3. 'World Enough and Time/The Doctor Falls'

The penultimate story of the Capaldi era is another epic that is a quintessential piece of Doctor Who. For starters, it's a meshing together of three different eras of the TV series: the Capaldi era TARDIS crew, the return of John Simm's Master from the Tennant era, and the Cybermen as they first appeared in their 1966 debut. World Enough And Time/The Doctor Falls is that rare story that takes those elements from all across the show's long history and puts them together into a solidly entertaining package and not just for proverbial “fan service” but also telling a genuinely compelling story along the way. 

2. 'Twice Upon A Time'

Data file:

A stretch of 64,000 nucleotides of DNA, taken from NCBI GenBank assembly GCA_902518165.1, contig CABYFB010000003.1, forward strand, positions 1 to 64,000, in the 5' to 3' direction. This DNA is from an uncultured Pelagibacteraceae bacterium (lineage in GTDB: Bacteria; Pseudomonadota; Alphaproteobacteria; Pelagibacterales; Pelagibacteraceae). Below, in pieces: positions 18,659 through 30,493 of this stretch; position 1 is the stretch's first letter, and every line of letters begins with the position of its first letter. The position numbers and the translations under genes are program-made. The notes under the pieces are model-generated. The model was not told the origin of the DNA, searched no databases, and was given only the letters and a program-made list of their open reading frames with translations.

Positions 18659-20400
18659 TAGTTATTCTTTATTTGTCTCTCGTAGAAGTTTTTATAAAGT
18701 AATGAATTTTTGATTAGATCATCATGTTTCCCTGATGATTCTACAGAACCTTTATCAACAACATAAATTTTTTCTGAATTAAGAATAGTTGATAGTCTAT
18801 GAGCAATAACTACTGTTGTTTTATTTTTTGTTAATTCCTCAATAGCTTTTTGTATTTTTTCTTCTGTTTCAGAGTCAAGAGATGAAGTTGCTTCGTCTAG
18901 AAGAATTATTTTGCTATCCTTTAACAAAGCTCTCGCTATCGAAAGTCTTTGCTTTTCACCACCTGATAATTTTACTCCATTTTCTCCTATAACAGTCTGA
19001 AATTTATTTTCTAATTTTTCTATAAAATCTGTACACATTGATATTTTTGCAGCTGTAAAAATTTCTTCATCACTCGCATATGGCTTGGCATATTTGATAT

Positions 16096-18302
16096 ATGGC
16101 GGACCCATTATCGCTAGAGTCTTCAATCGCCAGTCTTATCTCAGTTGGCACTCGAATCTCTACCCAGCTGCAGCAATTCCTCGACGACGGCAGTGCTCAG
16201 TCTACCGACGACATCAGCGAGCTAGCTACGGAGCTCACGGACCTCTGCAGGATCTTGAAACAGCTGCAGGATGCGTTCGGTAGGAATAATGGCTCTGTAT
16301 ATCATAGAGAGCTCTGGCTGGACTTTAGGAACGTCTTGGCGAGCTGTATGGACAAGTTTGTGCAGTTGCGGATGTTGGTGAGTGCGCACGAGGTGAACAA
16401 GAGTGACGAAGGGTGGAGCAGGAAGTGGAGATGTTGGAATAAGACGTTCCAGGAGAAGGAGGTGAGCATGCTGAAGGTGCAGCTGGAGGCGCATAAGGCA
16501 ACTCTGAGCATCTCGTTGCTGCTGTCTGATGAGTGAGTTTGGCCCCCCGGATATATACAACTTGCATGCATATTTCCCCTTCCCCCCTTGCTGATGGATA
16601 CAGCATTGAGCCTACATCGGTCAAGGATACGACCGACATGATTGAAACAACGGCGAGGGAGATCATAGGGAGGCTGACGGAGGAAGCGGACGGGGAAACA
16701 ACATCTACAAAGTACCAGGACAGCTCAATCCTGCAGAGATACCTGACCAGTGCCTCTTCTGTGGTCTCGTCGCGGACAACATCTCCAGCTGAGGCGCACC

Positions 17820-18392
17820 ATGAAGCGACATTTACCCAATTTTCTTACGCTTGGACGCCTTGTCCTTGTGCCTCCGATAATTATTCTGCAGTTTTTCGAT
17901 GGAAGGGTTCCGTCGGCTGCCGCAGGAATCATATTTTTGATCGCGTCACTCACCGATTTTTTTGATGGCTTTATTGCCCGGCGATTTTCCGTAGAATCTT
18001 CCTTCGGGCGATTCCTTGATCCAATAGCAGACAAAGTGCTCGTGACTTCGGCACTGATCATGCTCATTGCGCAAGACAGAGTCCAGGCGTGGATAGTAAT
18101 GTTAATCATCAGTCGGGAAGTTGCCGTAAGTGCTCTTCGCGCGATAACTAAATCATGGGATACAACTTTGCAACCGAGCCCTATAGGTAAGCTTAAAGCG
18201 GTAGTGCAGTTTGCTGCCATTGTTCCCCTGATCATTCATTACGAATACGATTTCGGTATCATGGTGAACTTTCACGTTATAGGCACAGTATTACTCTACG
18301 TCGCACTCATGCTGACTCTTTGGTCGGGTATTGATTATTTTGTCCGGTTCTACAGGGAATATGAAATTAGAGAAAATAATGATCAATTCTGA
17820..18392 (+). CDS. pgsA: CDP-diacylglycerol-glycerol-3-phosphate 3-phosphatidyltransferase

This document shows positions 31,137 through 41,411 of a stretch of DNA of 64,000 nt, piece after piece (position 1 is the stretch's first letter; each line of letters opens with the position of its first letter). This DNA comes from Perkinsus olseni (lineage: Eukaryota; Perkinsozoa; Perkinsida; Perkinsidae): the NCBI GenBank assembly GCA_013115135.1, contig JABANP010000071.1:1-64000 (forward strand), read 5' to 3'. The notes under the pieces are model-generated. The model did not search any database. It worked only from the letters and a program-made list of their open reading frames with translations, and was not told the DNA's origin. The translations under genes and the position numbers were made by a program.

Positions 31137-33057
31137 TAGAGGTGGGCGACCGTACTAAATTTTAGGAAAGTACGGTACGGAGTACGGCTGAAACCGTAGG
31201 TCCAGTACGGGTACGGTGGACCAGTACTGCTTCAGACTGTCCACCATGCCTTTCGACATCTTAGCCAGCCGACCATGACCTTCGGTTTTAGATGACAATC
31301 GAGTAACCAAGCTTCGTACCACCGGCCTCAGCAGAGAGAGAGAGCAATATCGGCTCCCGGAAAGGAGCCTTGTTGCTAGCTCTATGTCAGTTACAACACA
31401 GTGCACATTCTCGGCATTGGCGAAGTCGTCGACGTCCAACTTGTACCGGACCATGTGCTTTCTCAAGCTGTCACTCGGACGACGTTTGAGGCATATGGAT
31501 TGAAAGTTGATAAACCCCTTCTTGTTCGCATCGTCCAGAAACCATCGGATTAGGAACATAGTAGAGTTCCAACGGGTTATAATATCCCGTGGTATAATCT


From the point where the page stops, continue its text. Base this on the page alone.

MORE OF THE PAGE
Picking up both from the Series Ten finale and in-between scenes in the First Doctor story The Tenth Planet, Capaldi's final episode finds the two regenerating Doctor's dealing with moments of frozen time and a group of glass-like creatures snatching people out of time at the moment of their deaths. Along the way, the pair-of-Docs encounter a First World War British army captain (played by Mark Gatiss) and former companion Bill Potts. Though the plot of the Twelfth Doctor's last Christmas is relatively straightforward, it packs an emotional punch with some of the best moments being the two Doctors together from very different ends of their lives looking at each other as two old men raging against the dying of the light. Yet the end of the special is also a life-affirming one which makes this both a look back and a look ahead with nostalgia on one hand and hope on the other.